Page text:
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Swindon Council’s bigots

23 May 2014

May 22, 1914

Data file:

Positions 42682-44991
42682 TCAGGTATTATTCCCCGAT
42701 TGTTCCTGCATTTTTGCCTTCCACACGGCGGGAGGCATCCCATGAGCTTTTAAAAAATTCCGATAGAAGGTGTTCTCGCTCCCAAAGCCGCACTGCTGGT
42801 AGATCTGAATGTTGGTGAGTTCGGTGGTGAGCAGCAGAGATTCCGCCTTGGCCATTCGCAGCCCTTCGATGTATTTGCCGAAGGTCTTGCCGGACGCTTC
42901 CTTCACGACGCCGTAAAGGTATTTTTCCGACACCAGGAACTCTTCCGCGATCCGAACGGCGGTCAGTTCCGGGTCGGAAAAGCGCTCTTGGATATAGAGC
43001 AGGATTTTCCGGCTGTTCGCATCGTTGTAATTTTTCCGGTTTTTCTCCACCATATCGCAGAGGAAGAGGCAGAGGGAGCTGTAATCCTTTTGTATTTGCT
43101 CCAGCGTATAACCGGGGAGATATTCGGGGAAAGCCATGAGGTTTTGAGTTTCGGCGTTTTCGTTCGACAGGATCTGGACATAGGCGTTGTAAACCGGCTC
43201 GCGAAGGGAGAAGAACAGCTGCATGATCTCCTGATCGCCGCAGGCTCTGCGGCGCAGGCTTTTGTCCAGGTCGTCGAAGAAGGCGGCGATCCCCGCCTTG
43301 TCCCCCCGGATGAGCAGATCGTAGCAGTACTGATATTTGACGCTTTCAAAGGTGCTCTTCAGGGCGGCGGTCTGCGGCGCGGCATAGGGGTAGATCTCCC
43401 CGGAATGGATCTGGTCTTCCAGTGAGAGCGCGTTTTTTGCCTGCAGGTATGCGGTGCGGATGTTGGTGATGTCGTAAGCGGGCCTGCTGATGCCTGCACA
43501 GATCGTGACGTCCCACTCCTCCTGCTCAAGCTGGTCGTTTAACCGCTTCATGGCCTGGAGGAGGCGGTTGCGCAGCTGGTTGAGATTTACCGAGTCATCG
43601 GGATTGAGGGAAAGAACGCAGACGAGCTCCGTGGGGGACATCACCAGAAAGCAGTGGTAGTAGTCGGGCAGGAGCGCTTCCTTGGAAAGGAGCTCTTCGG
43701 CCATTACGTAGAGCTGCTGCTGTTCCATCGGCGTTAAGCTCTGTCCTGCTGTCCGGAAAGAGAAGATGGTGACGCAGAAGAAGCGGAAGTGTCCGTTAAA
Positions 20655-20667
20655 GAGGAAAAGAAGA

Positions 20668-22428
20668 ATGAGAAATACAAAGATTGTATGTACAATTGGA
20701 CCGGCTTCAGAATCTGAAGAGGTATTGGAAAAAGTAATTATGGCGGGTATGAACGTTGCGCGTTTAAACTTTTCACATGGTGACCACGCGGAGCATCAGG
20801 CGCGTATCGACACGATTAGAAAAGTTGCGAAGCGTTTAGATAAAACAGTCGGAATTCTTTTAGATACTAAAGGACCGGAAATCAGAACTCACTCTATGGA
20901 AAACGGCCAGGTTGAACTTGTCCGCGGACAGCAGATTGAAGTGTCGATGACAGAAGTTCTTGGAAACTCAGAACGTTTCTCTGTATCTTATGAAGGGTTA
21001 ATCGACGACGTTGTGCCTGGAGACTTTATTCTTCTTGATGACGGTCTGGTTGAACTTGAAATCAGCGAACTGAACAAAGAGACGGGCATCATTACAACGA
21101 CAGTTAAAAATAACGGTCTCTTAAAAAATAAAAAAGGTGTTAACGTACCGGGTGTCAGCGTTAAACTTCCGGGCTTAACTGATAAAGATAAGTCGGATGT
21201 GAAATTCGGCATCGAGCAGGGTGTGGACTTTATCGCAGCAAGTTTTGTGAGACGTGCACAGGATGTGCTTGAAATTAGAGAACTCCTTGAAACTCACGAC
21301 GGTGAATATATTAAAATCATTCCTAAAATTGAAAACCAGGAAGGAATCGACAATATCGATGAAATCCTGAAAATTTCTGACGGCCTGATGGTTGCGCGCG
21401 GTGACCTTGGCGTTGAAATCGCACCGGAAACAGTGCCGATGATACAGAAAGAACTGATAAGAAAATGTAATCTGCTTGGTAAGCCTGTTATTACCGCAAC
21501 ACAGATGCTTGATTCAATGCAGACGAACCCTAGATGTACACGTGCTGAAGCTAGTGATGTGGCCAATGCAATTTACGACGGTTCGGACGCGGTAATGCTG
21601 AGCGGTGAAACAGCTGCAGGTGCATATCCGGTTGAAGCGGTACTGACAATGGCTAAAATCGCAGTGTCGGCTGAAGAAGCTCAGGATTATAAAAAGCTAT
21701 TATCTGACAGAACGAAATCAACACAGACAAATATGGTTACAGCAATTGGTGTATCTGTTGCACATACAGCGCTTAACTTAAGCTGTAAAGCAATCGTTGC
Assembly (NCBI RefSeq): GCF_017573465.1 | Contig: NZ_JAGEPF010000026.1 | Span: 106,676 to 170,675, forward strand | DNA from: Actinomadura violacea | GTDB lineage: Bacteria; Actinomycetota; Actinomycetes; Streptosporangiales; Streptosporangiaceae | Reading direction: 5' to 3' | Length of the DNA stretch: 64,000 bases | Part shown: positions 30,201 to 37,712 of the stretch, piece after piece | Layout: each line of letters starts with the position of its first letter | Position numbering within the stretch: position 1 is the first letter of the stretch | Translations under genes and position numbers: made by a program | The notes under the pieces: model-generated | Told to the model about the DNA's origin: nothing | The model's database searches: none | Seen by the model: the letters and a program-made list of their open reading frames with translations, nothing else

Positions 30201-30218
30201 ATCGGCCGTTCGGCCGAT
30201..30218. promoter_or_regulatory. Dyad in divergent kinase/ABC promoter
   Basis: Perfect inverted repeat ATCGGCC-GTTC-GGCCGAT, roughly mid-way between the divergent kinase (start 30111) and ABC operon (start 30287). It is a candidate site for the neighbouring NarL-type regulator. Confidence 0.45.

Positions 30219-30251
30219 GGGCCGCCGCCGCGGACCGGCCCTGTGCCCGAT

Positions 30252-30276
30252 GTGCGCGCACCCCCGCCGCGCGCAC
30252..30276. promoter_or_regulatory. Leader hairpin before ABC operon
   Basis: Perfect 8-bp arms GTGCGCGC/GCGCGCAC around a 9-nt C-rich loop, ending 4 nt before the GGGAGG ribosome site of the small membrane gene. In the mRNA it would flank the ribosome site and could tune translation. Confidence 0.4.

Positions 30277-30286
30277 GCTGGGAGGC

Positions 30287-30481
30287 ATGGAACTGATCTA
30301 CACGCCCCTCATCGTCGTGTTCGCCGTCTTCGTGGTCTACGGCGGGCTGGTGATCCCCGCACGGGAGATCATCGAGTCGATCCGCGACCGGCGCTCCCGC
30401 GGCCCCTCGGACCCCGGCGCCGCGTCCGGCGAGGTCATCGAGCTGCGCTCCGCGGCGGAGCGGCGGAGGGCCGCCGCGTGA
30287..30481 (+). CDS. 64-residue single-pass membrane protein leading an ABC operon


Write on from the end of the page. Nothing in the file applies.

IN 1881 a public cemetery was opened at Swindon, and at no time since then has a portion of the ground been consecrated by the Bishop. At last, local Churchmen have decided to make the demand which the law entitles them to make. The vestries of three of the parish churches have petitioned the Town Council to assign a portion of the cemetery area for consecration in due form. At the Council meeting last week the question was brought up for discussion, when various Councillors and Aldermen delivered themselves of the usual fatuous argument against labelling people when they are dead. But, if they will so label themselves when they are living, we fail to see what further harm is done by continuing the label after their death. This, however, is not the real point. Churchpeople, whether rightly or wrongly, prefer being laid in consecrated ground, and they possess the right, which the State is prepared to enforce in their favour, to have a portion of a public burying-ground set apart for ever with sacred rites performed by a Bishop. To interfere with that right is to be guilty of religious intolerance. The worthy and wordy Councillors who opposed the claims of the rate-paying Churchpeople are entitled to their own opinions on the needlessness of consecration, and one can only regret that their minds should be constituted as they are. But when they refuse, as they refused last week, to recognize the rights of a section of the ratepayers, there is nothing to be said but that they are actuated by bigotry. We hope, therefore, that the Swindon Churchpeople will not leave a stone unturned until they have secured the fulfilment of their just demand.

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